The League of Women Voters in Minnesota (a MEP member group) released a study last January on the Minnesota Pollution Control Agency (800k PDF) that is still worth examining, if you haven’t already. A local League chapter recently hosted a panel discussion on the report in Park Rapids – both of which offer some interesting insights into the agency and its current culture.
Here are a few selections from both:
During the panel discussion in Park Rapids, a former regional manager for the MPCA, Willis Mattison, was quite critical of changes in the agency over the last few decades. He raised a number of concerns about the agency management, its relationship with the companies that it is supposed to regulate, and the changing political climate. “Employees who took the mission seriously…were pushed to the side, forced out or it was clear their star would not rise.” Other panelists were more kind to the agency.
LCVMN LWVMN report looks in-depth at a wide range of issues within the agency, including the role of the Commissioner as chair of the “Citizens’ Board,” which came into practice in the mid ’90s. Both the report and the panel indicated that this is detrimental to the operation – and citizen involvement – of the Citizens’ Board. As an aside, Senator Ellen Anderson and Reps. Joe Mullery and Sheldon Peterson have authored legislation (SF 1876/HF294) that would prohibit the Commissioner from serving as chair.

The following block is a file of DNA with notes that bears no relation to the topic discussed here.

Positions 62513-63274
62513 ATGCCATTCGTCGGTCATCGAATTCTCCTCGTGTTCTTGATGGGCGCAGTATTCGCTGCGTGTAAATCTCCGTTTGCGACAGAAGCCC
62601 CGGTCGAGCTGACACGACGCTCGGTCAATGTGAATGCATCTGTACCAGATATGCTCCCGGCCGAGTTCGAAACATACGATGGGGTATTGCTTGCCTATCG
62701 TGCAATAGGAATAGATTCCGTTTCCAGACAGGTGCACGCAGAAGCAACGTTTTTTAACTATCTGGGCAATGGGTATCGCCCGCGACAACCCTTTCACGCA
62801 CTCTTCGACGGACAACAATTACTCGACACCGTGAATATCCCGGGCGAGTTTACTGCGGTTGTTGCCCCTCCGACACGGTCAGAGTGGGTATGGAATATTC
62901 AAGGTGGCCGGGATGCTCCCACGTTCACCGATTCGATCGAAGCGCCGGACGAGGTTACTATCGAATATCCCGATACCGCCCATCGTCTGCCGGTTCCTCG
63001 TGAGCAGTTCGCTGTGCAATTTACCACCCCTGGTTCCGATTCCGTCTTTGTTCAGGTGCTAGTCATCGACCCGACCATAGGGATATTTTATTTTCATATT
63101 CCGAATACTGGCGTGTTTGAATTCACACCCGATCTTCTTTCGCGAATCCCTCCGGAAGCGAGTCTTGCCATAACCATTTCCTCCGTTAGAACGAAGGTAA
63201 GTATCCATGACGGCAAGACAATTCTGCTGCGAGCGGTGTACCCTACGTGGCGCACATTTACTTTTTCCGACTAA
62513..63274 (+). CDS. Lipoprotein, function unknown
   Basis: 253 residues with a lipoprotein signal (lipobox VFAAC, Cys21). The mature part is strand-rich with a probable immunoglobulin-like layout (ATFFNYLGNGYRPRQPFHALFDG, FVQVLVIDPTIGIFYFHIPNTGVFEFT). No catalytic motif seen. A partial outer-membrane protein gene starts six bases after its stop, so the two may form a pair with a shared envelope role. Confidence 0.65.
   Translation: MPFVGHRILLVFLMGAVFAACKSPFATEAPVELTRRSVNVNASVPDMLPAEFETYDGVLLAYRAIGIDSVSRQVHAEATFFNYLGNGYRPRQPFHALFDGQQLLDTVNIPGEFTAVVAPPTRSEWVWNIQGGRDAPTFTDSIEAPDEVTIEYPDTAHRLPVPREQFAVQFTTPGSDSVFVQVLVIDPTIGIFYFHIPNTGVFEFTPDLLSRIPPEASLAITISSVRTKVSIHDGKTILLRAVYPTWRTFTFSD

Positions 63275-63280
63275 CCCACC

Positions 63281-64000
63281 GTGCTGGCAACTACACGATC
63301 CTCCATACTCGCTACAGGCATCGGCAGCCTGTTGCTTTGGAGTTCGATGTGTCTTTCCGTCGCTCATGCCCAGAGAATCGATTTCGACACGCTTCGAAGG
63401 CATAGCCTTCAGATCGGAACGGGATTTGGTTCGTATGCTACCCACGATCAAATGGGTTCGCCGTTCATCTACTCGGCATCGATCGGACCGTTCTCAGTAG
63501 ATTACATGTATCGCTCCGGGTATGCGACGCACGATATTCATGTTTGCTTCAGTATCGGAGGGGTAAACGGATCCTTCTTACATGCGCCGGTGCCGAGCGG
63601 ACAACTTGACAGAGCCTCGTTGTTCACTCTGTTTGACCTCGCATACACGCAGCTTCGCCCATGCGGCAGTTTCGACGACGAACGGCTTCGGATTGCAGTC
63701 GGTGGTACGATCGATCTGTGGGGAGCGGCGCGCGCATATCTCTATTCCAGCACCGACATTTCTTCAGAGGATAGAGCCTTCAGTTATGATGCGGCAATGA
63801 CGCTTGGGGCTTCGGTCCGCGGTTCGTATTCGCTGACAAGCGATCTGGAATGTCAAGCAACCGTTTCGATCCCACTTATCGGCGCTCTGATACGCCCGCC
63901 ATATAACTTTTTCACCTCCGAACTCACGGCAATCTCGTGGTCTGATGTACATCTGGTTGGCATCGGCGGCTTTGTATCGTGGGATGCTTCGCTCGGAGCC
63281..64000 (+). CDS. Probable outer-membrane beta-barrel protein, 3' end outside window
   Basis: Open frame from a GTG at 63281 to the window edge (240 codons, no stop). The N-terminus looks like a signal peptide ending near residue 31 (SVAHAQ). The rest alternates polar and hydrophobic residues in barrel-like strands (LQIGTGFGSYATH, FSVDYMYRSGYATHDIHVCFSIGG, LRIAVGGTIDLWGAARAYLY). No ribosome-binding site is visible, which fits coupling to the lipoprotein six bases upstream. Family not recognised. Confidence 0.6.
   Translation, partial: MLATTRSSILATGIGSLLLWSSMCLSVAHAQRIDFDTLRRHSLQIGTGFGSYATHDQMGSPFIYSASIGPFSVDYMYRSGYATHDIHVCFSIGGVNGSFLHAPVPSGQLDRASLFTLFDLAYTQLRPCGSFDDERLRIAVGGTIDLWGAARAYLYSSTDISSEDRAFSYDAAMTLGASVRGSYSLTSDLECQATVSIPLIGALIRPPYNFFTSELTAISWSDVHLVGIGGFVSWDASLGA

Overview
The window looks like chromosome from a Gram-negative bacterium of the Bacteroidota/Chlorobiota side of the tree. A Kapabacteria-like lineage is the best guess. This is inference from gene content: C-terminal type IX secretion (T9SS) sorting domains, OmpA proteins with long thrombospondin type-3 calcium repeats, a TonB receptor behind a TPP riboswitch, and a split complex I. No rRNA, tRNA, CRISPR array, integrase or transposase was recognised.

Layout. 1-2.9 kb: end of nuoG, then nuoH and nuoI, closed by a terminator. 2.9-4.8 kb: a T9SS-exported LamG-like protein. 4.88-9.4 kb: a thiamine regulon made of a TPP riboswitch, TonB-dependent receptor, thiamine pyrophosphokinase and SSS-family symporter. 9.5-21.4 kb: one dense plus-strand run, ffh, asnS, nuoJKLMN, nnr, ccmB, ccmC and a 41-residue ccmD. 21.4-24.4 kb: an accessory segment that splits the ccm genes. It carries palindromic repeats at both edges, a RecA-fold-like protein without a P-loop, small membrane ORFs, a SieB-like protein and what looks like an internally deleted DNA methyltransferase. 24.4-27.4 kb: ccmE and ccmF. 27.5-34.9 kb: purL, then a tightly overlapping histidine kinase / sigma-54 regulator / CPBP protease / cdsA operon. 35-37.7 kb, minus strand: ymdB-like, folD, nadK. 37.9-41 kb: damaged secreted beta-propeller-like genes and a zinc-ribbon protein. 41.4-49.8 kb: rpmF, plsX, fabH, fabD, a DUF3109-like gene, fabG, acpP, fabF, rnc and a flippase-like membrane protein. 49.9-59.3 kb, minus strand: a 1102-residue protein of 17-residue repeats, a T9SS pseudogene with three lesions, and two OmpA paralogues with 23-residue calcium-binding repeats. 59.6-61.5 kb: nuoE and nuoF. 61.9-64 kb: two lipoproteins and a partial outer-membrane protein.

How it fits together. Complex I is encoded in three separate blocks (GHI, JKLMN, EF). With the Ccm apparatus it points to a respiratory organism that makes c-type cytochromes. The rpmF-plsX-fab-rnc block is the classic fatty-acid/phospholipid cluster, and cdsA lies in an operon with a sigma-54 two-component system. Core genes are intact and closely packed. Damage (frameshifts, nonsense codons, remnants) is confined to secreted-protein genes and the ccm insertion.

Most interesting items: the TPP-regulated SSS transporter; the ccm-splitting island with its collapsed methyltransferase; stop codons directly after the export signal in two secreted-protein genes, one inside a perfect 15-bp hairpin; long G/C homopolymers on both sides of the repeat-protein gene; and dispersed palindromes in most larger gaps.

One of the more interesting section of the reports for me was the look at the MPCA’s funding, a good portion of which comes from permitting fees. With a growing percentage of pollution in Minnesota coming from non-point sources, relying on point-source fees will not produce adequate funding. There is also a problem with shifting the burden of funding away from the sources of pollution. From the report:
“Because of the strong agriculture, Minnesota Chamber of Commerce, and other business and industry lobbies, MPCA appears to have been moving away from ‘polluter pays’ and towards ‘public pays.'”
This despite the MPCA’s own survey showing 90 percent of Minnesotans agreed that, “those who pollute should directly pay the cost to clean up and prevent pollution.”
Other topics include environmental justice, “good government,” and the key areas of the agency’s work. There are also case studies on Reserve Mining, mercury reductions, and the Heartland tire burner.